Dáil continues emergency debate on IBRC wind-up Bill
on 07/02/2013 01:37:17
Finance Minister Michael Noonan introduced emergency legislation just after midnight to cut the immediate cost of the nationalisation of the rogue lender - now known as the Irish Bank Resolution Corporation (IBRC) - following negotiations with the European Central Bank (ECB) in Frankfurt.
"Once the legislation is passed, joint special liquidators will be appointed to IBRC with immediate effect to wind up its business and operations," Mr Noonan said.
The IBRC has assets worth €12bn, the Government said.
He warned that not dealing with the issue could result in potential liabilities of up to €40bn for the country.
The Government was forced to announce the liquidation plan in overnight emergency legislation with European money markets closed amid fears existing bondholders in the defunct bank would cut and run.
Taoiseach Enda Kenny urged politicians to accept the bill or risk costing the state in the region of €40bn in liabilities.
The liquidation will not affect the court cases or legal action taken by the Director of Public Prosecutions, the Government also said.
The scheme has been designed alongside a plan to replace existing promissory notes - high interest IOUs worth €28bn to fund the former Anglo - replaced with several long-term Government bonds.
Patrick Honohan, governor of the Central Bank of Ireland, was leading negotiations on that front with counterparts from the European Central Bank (ECB) in Frankfurt.
President Michael D Higgins cut short an official visit to Rome to return to Dublin to sign legislation into law if necessary.
The board of the Irish Bank Resolution Corporation (IBRC), the rebranded Anglo, has been stood down by the Government as part of the plan.
IBRC deposit holders and bondholders will be repaid, Mr Noonan said.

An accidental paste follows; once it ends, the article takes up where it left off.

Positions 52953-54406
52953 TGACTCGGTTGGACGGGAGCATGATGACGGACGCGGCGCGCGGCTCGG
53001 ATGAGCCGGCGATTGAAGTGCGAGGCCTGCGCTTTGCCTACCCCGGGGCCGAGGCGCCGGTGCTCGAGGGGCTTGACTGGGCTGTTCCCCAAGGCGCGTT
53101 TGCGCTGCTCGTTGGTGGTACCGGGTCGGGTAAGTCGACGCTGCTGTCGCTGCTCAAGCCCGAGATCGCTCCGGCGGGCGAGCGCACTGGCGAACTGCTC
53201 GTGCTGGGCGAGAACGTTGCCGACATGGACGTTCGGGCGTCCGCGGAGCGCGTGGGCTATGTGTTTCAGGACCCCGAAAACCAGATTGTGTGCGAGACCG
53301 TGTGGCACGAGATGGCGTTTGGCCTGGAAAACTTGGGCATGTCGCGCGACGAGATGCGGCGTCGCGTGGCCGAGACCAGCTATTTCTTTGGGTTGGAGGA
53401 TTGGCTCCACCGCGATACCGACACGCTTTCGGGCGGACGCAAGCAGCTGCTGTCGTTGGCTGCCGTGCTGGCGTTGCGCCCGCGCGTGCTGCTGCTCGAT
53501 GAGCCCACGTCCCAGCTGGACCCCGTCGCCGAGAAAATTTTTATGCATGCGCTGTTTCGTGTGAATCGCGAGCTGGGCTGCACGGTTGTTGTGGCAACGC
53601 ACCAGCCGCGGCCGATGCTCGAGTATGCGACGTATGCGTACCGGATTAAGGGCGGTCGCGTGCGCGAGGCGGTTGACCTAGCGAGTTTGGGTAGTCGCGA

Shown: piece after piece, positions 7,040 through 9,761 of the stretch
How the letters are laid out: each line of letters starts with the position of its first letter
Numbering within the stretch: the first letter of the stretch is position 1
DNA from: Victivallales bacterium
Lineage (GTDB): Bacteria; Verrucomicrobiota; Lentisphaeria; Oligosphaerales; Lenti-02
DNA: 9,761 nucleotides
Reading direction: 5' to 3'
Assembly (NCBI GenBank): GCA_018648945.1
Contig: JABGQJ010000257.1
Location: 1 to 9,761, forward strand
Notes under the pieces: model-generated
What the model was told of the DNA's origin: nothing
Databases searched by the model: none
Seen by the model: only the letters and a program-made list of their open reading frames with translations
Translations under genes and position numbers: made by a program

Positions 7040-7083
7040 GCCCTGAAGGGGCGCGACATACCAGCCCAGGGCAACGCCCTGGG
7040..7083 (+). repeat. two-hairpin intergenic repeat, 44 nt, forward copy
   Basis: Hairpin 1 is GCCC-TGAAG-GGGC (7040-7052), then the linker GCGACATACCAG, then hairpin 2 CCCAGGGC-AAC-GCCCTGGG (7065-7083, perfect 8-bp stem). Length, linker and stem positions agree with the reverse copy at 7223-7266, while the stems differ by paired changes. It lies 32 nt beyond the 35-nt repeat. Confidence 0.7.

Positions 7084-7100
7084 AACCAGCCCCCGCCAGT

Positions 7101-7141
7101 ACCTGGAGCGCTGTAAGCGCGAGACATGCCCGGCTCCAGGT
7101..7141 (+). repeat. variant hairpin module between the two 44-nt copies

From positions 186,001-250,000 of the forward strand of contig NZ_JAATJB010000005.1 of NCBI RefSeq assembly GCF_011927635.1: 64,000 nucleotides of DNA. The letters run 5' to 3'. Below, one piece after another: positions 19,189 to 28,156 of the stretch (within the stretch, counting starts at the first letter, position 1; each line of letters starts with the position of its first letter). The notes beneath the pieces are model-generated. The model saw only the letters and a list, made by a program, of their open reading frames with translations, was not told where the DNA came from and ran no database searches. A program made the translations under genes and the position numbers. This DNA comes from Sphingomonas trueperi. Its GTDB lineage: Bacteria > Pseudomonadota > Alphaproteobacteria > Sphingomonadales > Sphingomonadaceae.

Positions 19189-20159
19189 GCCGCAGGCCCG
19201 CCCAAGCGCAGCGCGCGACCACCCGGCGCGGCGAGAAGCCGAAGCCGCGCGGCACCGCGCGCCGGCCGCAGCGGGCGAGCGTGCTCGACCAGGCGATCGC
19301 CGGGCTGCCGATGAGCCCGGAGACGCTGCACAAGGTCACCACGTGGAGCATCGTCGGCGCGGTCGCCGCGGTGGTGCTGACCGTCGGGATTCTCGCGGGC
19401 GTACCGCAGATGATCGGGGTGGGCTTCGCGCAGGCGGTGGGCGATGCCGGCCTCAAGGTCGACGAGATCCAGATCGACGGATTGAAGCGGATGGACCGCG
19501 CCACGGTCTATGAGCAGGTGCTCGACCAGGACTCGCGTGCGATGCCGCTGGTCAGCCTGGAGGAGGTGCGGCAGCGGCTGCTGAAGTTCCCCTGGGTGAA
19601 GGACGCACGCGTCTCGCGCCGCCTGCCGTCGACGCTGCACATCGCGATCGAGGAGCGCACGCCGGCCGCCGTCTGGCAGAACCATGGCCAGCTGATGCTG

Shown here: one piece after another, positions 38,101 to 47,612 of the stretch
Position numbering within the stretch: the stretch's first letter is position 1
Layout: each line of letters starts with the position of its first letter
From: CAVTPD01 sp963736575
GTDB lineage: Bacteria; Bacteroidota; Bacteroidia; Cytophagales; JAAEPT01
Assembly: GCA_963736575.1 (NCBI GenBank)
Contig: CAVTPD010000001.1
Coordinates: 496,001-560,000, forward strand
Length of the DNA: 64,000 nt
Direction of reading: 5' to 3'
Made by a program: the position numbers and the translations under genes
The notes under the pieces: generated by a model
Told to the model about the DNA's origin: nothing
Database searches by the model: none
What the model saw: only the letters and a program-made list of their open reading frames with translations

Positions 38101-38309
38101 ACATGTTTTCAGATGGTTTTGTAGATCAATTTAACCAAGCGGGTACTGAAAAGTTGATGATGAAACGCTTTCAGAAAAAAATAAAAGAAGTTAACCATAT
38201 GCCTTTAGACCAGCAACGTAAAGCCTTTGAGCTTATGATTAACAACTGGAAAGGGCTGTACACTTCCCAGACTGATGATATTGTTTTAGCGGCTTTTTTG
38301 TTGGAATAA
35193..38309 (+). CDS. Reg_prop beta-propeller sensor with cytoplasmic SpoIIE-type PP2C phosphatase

Opposition politicians rounded on the Government for introducing the emergency legislation claiming there was no write-down on debt.
Under the liquidation, any actions brought by regulators or state prosecutors in relation to Anglo's collapse will not be impacted.
IBRC will cease to exist after July 1. All contracts for the 800-plus IBRC employees will be terminated with immediate effect.
But the majority of workers will be retained by the state's bad-bank, the National Assets Management Agency (Nama) - set up to repair the balance sheets of the country's main banks by removing big stake property loans.
It will also take on IBRC debts.
It is understood that will also include the €2.8bn run up by bankrupt former billionaire Sean Quinn who lost his fortune and business empire on the back of secret share gambles on Anglo.
"The remaining subsidiaries will be wound up or sold by the special liquidators to optimise value, and once all of its obligations are resolved, IBRC will cease to exist," Mr Noonan said.
The Minister also apologised for the unexpected nature of the announcement.
Accountancy firm KPMG will be appointed to oversee the liquidation of IBRC.
Under the separate plan to resolve the promissory note issue, the state would make annual interest payments on the bonds - believed to run out between 30 and 40 years - and would pay the principal sum upon its expiry.
In talks for two years
The Government has been in talks with European leaders and officials in Brussels and Frankfurt since early 2011 to cancel a repayment scheme of €3.1bn a year until 2023 for the Anglo promissory note - a funding mechanism devised to use Central Bank money without breaching strict European regulations.
The next instalment was due next month.
A formal decision on whether the ECB has signed off on the proposal is not expected to be announced until this afternoon.
Promissory notes had been used to cover debts at Anglo of more than €25bn, and subsequently debts of the Irish Nationwide Building Society worth €5.3bn. The IBRC is now made up of both former banks.
Around €3bn has already been paid off the total €31bn cost, leaving €28bn outstanding.
Ireland's total bank bailout cost about €64bn.
The thinking behind the proposal would be to give the State more time to pay off the debt, thus reducing the cost of the principal sum.
The text of the Bill states it aims to "provide for the orderly winding up of the affairs of IBRC to help to address the continuing serious disturbance in the economy of the state".